E)O.K. it lost its cachet among journalists. so what? they might write a negative review. but that too counts as an article. it is not as if all the articles previously written were favourable. There is no link in the CR between the uniqueness of the product(cachet=uniqueness/individuality for those who don't know.) and the number of articles.



B does not strengthen the exec's view. at best, it shows that there is no relationship between the cause and effect

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Re: Fashion Executive: Last year, our company had $5 million in [#permalink]

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New post 20 Feb 2011, 12:32
Here is the answer explanation:
The executive argues that, if $5M in revenue gets the company 8 articles, $20M in revenue ought to get the company at least 20 articles – that is, that the number of times the company will be featured in the press is proportional to the company’s revenue.

The question asks which of the statements, if true, weighs most heavily against the executive’s reasoning.

A. This statement support’s the executive’s conclusion. Incorrect.

B. This statement provides some support to the idea that revenue is proportional to press. Incorrect.

C. The passage gives no indication that New York fashion journalists would be disinterested in writing about a fashion line that has become successful in the fashionable city of Milan. Incorrect.

D. This statement seems to imply that low revenues can correlate to more feature articles in the press. The statement does not indicate that high revenues could not also lead to more feature articles in the press. Comparing the experience of an automaker to that of a fashion line also introduces the major assumption that the two are analogous. Incorrect.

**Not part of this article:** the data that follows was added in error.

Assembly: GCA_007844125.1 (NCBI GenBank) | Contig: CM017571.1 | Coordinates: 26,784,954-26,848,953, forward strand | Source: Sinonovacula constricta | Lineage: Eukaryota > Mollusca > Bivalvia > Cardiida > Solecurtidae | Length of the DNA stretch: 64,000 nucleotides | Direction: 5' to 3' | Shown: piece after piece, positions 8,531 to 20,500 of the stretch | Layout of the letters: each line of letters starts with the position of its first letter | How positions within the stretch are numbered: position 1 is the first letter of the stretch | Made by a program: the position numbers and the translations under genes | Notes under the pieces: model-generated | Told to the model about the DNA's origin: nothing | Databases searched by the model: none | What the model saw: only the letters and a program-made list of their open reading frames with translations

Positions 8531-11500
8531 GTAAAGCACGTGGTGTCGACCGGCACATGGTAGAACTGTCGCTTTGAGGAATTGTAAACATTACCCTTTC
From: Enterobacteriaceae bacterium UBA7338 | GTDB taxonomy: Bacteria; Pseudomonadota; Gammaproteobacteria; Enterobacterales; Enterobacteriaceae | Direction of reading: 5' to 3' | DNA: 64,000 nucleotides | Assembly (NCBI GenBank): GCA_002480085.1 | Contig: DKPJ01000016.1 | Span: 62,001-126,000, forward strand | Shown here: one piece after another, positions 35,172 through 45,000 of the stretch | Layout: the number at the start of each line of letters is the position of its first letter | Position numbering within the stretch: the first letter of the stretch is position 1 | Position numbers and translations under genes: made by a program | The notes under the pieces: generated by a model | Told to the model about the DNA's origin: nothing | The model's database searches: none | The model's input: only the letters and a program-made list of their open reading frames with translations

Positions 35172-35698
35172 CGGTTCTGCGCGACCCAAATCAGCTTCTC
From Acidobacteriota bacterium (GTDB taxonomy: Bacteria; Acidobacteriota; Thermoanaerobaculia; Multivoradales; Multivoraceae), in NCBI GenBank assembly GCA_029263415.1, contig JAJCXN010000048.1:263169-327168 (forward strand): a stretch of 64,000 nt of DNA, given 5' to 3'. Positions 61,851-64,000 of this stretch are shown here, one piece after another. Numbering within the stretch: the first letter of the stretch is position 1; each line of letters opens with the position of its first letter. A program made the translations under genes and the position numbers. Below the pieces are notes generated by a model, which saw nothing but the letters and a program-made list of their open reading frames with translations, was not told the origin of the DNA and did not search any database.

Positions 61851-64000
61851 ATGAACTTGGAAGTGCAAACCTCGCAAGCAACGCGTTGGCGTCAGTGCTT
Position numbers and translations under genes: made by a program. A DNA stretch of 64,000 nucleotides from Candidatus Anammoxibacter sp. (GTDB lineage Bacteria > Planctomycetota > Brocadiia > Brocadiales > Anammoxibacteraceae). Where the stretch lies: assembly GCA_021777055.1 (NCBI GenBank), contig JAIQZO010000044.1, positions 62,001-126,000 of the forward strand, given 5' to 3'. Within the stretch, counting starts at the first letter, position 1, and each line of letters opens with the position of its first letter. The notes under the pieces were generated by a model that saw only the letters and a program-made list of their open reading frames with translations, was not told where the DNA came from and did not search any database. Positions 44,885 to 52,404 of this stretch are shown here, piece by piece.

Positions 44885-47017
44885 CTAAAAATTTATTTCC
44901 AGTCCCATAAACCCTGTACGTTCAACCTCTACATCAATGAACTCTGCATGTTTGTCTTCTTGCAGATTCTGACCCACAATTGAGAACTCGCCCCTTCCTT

E. The explanation that revenue increased due to the fashion line’s introducing a discount line sold in stores not highly regarded by the fashion press casts serious doubt on the conclusion that the press would feature the line in many more articles than it did last year. Answer choice E is correct.

The answer is E.

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Re: Fashion Executive: Last year, our company had $5 million in [#permalink]

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New post 20 Feb 2011, 13:39
E is correct since only it can explain why the increase in revenues won't translate into more articles in fashion magazines. We have to assume that number of articles depend on the revenues, as the question implies.
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Re: Fashion Executive: Last year, our company had $5 million in [#permalink]

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New post 20 Feb 2011, 16:53
Cachet means a characteristic feature or quality conferring prestige

I think if they had used simpler words, it would have been easier.

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Re: Fashion Executive: Last year, our company had $5 million in [#permalink]

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New post 21 Feb 2011, 10:07
I am still not convinced about E. there is no proof that they wrote articles based on their preferences. it is still debatable IMO. Real GMAT questions will never be like this.
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New post 21 Feb 2011, 10:39
vinzycoolfire wrote:
I am still not convinced about E. there is no proof that they wrote articles based on their preferences. it is still debatable IMO. Real GMAT questions will never be like this.


This comes from MGMAT which is pretty reliable- but im glad to know im not the only one!